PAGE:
For example, had the motion been granted as framed, it is possible that a new attorney, if faced with the same conflict, would move to withdraw, resulting in a perpetual cycle of eleventh-hour motions to withdraw. Worse, newly retained counsel might fail to recognize or be wholly unaware of the predicament until halfway through the arbitration. (Cf. People v. Gadson (1993) 19 Cal.App.4th 1700, 1710, fn. 5 [ 24 Cal.Rptr.2d 219].) This creates the grim prospect that the Barles, who claim to lack knowledge of the grounds for the alleged conflict, would be forced to proceed without the aid of counsel.
When ruling upon the propriety of the exercise of the trial court's discretion, "[a]n appellate tribunal is neither authorized nor warranted in substituting its judgment for the judgment of the trial judge." ( Brown v. Newby (1940) 39 Cal.App.2d 615, 618 [ 103 P.2d 1018].) Respondent court no doubt drew upon the wisdom of Yogi Berra, who said, "You [can] observe a lot by watching." ( The Jurisprudence of Yogi Berra (1997) 46 Emory L.J. 697, 701.) Respondent court viewed with a jaundiced eye counsel's portrayal of his ethical dilemma. (Cf. Aceves v. Superior Court, supra, 51 Cal.App.4th 584, 592, fn. 6 [trial court and opposing counsel had no doubt concerning the honesty of the representations made by the deputy public defender].)
We conclude that relief by way of an extraordinary writ is not appropriate here.
III. In Camera Hearing
Manfredi could have requested an in camera hearing. This would have afforded the opportunity to furnish details on the claim of conflict and to provide the court with sufficient information as to why the law firm could not continue to represent the Barles. An in camera hearing might also have allowed the Barles to elaborate upon their concern that if the motion were granted they effectively would be left without assistance of counsel. The general rule is that a trial court does not have a sua sponte duty to offer to hear motions in camera. ( People v. Fowler (1980) 109 Cal.App.3d 557, 563; Cf. Sizemore v. Tri-City Lincoln Mercury, Inc. (1987) 190 Cal.App.3d 84, 90 [ 235 Cal.Rptr. 243] [a party has a duty to exercise reasonable diligence].)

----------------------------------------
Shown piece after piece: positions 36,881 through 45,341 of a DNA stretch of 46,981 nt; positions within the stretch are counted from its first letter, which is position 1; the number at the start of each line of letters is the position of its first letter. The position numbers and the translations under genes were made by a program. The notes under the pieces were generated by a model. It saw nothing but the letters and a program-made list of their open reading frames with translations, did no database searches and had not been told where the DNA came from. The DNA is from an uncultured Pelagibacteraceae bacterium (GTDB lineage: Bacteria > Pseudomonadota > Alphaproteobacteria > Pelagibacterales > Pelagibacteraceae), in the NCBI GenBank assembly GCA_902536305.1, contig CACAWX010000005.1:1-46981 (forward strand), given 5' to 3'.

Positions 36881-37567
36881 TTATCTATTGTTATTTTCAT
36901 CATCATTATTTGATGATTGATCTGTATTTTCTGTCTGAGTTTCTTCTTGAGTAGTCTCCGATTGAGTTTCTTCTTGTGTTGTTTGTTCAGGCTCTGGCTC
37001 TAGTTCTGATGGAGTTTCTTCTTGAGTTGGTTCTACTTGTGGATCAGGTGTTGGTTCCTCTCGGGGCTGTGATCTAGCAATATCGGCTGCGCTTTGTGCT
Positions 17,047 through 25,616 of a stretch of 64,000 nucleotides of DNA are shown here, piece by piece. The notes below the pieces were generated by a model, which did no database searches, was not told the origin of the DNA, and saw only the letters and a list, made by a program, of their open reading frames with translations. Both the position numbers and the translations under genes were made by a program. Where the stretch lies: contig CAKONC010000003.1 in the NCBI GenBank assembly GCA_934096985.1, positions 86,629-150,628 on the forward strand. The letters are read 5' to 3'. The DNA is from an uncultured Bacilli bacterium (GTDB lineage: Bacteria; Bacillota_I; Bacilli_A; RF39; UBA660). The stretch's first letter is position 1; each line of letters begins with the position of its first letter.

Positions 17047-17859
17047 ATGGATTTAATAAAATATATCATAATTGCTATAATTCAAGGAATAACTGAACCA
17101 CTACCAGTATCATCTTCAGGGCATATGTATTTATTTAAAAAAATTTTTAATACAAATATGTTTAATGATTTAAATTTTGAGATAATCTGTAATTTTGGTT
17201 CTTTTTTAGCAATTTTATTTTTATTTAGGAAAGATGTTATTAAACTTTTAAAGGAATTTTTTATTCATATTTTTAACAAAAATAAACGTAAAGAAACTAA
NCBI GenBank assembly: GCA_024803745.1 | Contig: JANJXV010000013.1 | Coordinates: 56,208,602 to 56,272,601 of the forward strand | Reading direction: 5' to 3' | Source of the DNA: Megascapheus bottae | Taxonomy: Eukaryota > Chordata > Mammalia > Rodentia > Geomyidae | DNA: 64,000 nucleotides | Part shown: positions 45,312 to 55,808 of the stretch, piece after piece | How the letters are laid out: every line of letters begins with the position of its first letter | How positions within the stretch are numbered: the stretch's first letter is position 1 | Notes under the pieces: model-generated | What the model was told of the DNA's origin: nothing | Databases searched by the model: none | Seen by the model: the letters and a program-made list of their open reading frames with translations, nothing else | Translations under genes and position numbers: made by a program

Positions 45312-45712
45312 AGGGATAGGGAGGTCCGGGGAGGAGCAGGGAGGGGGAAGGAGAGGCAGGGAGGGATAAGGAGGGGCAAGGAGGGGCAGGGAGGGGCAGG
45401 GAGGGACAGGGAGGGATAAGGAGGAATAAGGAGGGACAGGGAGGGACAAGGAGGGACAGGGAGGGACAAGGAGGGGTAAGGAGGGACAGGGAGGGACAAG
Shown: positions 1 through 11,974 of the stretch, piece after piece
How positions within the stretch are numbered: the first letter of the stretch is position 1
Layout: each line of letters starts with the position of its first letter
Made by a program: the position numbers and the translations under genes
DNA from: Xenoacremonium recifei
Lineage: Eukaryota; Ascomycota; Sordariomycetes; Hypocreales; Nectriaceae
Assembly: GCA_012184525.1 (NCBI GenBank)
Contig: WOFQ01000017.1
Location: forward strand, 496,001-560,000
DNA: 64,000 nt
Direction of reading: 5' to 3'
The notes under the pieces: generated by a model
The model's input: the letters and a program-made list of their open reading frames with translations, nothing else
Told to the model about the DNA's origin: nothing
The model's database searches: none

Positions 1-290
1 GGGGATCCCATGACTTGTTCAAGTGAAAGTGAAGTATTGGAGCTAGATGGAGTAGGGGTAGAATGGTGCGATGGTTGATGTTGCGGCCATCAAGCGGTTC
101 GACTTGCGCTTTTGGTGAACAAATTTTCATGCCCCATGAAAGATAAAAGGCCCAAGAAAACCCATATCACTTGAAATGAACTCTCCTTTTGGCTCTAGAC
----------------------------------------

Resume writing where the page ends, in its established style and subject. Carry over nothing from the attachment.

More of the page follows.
Although we deny the writ petition here, we do it without prejudice. Counsel may wish to renew its motion and be more forthcoming as to its reasons to be relieved. If counsel elects to so proceed, we trust the court will accommodate counsel with an in camera hearing if requested.
The order to show cause, having served its purpose, is discharged. The stay of proceedings is dissolved. We deny the petition. The parties shall bear their own costs.
Stone (S.J.), P.J., and Yegan, J., concurred.